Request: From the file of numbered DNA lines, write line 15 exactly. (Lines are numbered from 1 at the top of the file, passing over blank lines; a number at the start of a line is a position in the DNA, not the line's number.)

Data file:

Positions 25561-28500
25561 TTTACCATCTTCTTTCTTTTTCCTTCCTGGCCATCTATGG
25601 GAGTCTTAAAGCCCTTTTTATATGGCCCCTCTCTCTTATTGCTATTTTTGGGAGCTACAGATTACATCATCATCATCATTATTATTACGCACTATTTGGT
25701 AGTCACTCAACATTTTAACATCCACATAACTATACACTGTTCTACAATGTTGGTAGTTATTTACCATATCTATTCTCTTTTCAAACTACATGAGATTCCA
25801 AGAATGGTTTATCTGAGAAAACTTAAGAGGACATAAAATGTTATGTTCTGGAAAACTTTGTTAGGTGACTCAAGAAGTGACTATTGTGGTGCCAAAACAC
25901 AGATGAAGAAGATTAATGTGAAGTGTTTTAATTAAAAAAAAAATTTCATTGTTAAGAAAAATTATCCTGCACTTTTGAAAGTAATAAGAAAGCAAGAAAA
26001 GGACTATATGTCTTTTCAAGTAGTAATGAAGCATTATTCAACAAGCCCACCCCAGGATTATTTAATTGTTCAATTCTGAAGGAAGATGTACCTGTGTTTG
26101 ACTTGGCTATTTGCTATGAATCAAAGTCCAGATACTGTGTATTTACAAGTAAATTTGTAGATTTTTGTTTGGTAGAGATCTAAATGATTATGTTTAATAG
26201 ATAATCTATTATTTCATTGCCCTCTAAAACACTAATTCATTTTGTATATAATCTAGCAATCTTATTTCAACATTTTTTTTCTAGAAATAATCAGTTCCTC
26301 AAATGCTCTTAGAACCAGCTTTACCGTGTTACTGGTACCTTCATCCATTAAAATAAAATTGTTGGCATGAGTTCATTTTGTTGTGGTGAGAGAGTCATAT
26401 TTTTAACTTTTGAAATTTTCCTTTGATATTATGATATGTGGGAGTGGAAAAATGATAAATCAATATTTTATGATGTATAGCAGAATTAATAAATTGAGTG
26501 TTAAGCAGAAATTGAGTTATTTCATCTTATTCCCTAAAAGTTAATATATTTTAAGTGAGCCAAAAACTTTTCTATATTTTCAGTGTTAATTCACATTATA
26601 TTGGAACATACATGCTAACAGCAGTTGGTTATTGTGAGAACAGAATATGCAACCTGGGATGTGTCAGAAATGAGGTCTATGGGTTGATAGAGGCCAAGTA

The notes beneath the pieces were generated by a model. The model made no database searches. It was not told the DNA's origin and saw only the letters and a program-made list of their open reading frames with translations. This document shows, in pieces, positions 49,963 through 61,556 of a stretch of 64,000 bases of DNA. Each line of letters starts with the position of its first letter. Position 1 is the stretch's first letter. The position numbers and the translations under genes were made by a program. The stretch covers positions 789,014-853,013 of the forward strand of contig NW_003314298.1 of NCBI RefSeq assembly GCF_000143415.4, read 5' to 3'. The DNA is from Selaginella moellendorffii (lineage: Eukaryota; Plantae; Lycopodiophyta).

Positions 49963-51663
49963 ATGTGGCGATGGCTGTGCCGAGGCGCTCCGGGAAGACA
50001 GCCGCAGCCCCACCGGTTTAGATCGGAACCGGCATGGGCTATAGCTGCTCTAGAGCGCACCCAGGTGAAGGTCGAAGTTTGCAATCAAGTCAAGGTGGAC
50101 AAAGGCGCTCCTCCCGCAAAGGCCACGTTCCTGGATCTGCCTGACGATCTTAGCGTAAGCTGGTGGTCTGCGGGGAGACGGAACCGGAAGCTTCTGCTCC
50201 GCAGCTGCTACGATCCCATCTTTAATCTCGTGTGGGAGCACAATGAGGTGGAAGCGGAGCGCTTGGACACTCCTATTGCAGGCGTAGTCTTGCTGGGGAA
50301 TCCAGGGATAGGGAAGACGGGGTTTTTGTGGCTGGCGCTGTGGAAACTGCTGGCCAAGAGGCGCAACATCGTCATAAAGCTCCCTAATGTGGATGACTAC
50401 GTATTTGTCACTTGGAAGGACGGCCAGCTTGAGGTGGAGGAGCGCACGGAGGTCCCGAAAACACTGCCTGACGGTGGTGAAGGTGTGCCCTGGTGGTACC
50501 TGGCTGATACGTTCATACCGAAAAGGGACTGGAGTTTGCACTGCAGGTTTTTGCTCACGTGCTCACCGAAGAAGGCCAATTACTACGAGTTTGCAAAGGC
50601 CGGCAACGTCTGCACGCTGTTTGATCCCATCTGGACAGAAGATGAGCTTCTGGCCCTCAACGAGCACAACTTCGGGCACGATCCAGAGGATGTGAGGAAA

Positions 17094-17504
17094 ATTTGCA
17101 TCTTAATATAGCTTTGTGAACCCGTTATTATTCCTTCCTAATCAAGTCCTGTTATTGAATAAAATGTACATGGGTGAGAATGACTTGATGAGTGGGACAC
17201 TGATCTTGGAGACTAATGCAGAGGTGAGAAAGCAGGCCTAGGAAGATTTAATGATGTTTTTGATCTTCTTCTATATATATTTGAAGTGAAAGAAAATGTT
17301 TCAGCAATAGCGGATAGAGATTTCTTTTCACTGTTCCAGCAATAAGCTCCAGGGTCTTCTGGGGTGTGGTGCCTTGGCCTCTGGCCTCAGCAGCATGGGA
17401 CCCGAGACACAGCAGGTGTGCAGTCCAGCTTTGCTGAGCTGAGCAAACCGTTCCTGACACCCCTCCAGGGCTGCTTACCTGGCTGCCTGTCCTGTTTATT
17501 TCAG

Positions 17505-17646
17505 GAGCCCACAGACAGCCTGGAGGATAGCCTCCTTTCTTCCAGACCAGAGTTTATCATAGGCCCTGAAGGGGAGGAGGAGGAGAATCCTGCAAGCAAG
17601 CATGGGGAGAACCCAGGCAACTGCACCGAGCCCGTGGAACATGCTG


Positions 49963-51663